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Rainfall a welcome surprise


Rain in Bourke on Monday. Photo TWH

James Knight and Jyelan MCkellar keeping dry during Satuirday's storm. Photo TWH

It may have been hit and miss, but the unexpected arrival of rain over much of north western NSW over the past week has brought with it renewed hope for more.

It wasn’t drought-breaking, but it was enough to raise river heights, in some places, enough to trigger minor flood watch bulletins from the State Emergency Service.

The rain topped up storage in areas lucky enough to record decent falls.

Areas of the Walgett Shire fared best, with some unofficial gauges totalling up to 240mm. Other Walgett residents reported up to 116 mm just on Sunday night.

Landholder Angus Geddes has a property on the Narran floodplain between Goodooga, Brewarrina and Lightning Ridge and had heard rain on the roof almost every night for the past week.

Like others, he said he was surprised by the heavy falls - but very grateful.

“It’s been very patchy, but since the storms started, we have had rainfall almost every night,” he said.

“In one paddock we measured 120mm in just one storm.

“Here at the house we had 7mm on Monday night, out of the blue, and the previous nights we had 42mm, 4mm, 59mm, 36mm and 37mm, all in the past week.

“It’s been fantastic to get so much rain, and a real surprise,” Mr Geddes said.

Across parts of the region, other landholders also enjoyed significant falls. At Wiralla station on the West Bogan Road, 132 mm was measured in the gauge by Monday morning, almost topping the 137 mm total for the entire year.

In Bourke, average falls of around 70mms were recorded over the weekend, but the storms brought more than just rain, with a fallen tree taking out the power on Monday and several residents reporting minor damage.

By Monday morning, the SES had issued minor flood warnings for the Macquarie and Bell Rivers, with flood watches also issued for the Namoi, Castlereagh, Turon and Bogan Rivers and Molong Creek.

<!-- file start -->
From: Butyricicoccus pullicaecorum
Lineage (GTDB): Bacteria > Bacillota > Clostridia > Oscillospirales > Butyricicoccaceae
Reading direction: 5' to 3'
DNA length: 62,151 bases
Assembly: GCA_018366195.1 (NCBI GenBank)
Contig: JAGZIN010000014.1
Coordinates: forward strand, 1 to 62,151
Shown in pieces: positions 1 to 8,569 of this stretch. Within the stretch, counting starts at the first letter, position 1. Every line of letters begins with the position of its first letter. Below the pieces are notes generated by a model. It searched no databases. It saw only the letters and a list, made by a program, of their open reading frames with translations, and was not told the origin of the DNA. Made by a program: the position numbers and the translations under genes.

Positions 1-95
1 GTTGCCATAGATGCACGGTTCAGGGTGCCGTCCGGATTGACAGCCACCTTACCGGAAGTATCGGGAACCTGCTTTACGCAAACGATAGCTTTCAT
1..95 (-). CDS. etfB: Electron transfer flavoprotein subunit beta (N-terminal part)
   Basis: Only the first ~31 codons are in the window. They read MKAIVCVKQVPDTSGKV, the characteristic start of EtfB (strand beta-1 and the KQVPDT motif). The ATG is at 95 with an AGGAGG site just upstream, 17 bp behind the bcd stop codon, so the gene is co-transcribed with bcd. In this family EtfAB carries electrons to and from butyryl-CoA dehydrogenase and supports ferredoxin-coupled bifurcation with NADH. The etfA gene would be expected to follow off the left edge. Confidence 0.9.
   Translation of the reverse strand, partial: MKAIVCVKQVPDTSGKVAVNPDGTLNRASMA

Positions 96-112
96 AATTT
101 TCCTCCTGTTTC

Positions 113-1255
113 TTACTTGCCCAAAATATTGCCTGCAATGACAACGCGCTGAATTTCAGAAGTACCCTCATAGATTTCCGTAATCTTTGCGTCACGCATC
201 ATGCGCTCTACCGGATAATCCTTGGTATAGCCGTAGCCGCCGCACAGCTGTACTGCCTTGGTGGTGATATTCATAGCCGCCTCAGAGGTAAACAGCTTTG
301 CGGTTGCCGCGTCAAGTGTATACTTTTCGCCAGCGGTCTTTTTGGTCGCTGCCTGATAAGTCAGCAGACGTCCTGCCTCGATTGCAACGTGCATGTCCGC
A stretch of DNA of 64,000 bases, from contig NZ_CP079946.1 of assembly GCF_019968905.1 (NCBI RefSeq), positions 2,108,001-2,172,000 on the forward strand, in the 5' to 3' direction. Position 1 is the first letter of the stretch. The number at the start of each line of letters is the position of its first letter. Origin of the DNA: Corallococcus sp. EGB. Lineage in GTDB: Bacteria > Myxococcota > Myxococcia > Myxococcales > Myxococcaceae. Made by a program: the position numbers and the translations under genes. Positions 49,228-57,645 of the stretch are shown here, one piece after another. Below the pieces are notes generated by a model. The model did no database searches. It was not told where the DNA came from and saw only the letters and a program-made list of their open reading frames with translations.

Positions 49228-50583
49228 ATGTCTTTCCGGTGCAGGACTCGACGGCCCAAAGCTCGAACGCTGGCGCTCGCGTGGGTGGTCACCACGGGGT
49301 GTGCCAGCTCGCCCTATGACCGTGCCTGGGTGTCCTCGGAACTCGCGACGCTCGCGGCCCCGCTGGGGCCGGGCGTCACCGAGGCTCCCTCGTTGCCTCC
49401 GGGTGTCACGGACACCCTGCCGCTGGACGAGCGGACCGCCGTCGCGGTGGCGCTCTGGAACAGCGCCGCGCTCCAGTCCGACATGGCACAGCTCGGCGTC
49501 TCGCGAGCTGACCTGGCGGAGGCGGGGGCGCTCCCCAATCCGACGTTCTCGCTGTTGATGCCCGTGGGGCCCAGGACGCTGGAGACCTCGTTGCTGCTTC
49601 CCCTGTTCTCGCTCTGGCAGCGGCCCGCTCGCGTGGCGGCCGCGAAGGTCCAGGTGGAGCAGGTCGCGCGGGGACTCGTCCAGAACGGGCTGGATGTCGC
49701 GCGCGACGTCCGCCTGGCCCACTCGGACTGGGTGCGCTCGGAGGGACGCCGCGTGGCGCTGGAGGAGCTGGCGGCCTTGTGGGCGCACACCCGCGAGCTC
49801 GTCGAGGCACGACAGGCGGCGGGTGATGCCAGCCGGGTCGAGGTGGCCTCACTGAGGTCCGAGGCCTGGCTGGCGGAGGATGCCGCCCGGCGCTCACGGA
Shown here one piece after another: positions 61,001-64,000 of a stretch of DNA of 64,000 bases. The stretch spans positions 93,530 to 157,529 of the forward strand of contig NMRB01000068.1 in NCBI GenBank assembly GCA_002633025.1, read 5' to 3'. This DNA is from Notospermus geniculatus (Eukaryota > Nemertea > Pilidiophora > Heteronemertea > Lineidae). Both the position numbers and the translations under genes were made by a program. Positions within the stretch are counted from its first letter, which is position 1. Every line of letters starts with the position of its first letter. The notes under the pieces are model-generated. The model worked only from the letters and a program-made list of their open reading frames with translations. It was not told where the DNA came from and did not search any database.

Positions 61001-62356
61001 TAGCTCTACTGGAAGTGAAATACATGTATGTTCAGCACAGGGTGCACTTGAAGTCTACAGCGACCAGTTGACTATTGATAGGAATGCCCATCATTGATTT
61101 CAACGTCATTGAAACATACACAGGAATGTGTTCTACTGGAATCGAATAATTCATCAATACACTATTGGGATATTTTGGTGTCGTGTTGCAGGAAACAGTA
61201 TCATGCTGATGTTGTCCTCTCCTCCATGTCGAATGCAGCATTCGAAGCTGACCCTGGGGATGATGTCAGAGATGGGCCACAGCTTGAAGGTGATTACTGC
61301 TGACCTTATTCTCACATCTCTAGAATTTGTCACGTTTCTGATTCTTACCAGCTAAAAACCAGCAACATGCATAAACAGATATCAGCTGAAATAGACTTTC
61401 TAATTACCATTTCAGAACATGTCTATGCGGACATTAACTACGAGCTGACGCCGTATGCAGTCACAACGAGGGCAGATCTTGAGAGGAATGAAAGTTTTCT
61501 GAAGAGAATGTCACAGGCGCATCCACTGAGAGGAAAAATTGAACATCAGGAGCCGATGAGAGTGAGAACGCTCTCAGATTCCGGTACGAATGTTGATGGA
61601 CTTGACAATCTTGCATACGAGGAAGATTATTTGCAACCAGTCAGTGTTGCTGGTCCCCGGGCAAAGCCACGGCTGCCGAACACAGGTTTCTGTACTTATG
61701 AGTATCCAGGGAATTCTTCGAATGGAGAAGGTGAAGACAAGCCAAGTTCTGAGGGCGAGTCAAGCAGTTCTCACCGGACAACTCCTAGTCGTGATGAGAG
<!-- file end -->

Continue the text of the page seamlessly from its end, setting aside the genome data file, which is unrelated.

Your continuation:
The SES also issued a warning to residents in the vicinity of Willara Crossing and on the Macquarie River downstream of Burrendong Dam to stay informed about rising levels, although at this stage, there are no serious flood threats.

The Bureau of Meteorology said two upper-level troughs were the drivers.

The first trough hovered above a large area of northwest NSW, with an upper-level low stalling for several few days over the heart of the Murray Darling Basin.

Senior meteorologist for WeatherZone Brett Dutschke said because the rain was the result of thunderstorm activity, it was not an even distribution across a wide area. Local totals over 100mm were possible, despite the overall average falls measuring considerably less.

“The atmosphere has been really dynamic and unstable, with a lot of humidity in the upper levels getting increasingly cold and unstable, and this air was moving in from South Australia where there have been massive storms,” he said.

“There was a severe storm warning across much of western NSW, but by Thursday, it looks like it will be dry across most of the state.”

The official totals for the week ending Monday, November 27 were: Bourke - 77mm, Walgett Airport - 81 mm and Walgett town - 65mm, Lightning Ridge - 70 mm, Brewarrina - 61 mm, Nyngan - 58 mm, Goodooga - 49 mm. […]

Read more in the printed edition of The Western Herald.

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